The Bureau County Sheriff’s Office tried creating a public scare, but the evidence against their claims tells another story.
Last night I ran across some news items detailing the allegedly tainted candy in a small Illinois town. After about an hours worth of investigation it became clear that the candy was not was police claimed it was. I broke that story at DankSpace.com:
First of all, the report claims it was one candy bar, but the picture showed four. Google image search of the candy pic turned up only articles related to the Bureau Sheriff’s claims. I could find no candy listed by that name, either. Odd.
So I looked closer. Turns out, I didn’t even need to look that close. There are clearly Japanese characters printed on the candies. Japan is even more strict about marijuana and other drugs than America, so there is almost no chance whatsoever that some Japanese cannabis candy made its way to rural Illinois and into trick or treat bags. The marijuana leaves on them? Those are Japanese maple leaves. They are a popular design image, and do rather look like marijuana leaves.
But the sheriff claimed they actually tested the candy. Did they? Did anyone actually report the candy? Why were no names given? Often in cases like these, the police and media will parade the family around for some good public moralizing. But in this case we were given a public statement and a Facebook post. Don’t seem fishy to you?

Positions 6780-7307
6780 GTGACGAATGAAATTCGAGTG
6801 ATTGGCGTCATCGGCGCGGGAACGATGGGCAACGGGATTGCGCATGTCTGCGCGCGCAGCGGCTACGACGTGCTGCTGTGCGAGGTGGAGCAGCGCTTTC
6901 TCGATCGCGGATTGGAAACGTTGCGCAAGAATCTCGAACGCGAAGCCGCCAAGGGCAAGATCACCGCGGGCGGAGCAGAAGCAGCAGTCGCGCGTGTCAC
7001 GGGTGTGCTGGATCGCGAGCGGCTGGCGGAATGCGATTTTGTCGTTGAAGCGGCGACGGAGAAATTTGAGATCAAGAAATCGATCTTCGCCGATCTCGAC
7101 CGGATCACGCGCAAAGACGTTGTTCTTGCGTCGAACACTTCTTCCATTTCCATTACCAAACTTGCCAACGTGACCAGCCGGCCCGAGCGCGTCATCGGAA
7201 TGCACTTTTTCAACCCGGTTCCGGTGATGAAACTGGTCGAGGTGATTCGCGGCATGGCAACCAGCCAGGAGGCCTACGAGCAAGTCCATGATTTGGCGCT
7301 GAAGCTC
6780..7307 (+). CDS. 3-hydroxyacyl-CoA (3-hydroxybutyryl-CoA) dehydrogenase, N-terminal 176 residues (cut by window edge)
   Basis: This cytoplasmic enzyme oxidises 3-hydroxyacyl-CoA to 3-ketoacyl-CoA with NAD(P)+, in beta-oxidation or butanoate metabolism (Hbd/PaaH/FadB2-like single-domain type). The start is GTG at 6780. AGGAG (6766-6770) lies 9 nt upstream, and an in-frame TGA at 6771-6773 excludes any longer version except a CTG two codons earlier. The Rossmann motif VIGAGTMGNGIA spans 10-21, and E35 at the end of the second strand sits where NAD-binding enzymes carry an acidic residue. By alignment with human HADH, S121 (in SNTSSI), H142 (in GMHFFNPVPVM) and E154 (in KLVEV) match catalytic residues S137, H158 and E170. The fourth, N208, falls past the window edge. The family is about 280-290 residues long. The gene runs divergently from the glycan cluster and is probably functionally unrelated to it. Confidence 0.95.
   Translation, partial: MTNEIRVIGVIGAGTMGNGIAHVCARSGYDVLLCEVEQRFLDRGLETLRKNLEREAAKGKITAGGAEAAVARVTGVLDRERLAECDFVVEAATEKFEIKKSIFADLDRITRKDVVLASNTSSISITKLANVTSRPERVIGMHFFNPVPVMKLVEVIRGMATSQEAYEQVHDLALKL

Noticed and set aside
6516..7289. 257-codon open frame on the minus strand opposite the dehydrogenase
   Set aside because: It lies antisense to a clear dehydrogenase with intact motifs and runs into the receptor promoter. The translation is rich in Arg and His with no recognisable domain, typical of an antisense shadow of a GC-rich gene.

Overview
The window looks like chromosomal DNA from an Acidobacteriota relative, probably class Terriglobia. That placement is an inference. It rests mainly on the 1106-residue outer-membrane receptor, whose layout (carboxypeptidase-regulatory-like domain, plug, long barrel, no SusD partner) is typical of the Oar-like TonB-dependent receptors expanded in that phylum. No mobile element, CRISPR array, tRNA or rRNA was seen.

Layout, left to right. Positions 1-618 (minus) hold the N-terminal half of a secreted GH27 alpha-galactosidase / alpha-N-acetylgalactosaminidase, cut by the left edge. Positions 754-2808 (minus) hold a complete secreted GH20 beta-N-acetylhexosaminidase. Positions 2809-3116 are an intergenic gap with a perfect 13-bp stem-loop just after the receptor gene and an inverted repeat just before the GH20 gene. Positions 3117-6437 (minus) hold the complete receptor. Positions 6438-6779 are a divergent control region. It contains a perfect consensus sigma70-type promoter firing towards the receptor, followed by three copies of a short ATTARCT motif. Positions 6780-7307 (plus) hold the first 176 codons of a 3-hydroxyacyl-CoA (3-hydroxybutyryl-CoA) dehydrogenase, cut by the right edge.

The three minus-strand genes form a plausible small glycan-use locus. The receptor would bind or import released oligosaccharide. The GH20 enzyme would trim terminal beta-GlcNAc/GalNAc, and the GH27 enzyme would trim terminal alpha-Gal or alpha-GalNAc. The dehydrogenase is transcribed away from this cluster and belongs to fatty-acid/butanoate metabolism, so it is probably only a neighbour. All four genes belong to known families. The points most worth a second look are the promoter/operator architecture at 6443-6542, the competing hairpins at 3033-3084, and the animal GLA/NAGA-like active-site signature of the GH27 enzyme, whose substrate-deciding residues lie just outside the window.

I shared this story with the BCSO and several media outlets, including those who relayed the false reports. By this morning the story had been picked up by several other outlets, including Reason.com:
Is this the long-awaited evidence that malevolent strangers really are trying to get your kids high by slipping marijuana edibles into their trick-or-treat bags? Nope. As an eagle-eyed blogger pointed out at Dankspace.com, the picture accompanying Reed’s press release shows Japanese candy bars sold under the brand name Iroha Kaede, which is a kind of maple tree. That’s right: Those “small pictures of cannabis leaves” are actually small pictures of maple leaves. If the candy bar really did come up “positive for containing cannabis” in a field test, that just shows how unreliable such tests are.
Yet despite all of this, there has been no retraction from the BCSO or the media who reported on it, as of this writing.
Was it just an unreliable test? I somehow doubt it. But even if so, releasing it as a statement of fact without further investigation, was highly irresponsible. Are they lying, or am I just a superior investigator to the BCSO employees?
Either way, this kind of thing cannot stand. The War on Drugs has been the most disastrous legal experiment in American history. Those who add to it through intentional propaganda or careless, irresponsible police work should have to answer for their incompetence and/or lies.
To let the BCSO know that you are watching their little charade, you can reach them here on Facebook, or give them a call. (815) 875-3344
You can also use the Illinois State Police contact form to request that they investigate a potential crime in the falsification of evidence, or inciting a public panic.
Or hey, maybe you wanna contact the the office of Illinois State Governor Bruce Rauner.
Whatever you do, take this opportunity to have a voice and fight back directly against the purveyors of this dangerous propaganda.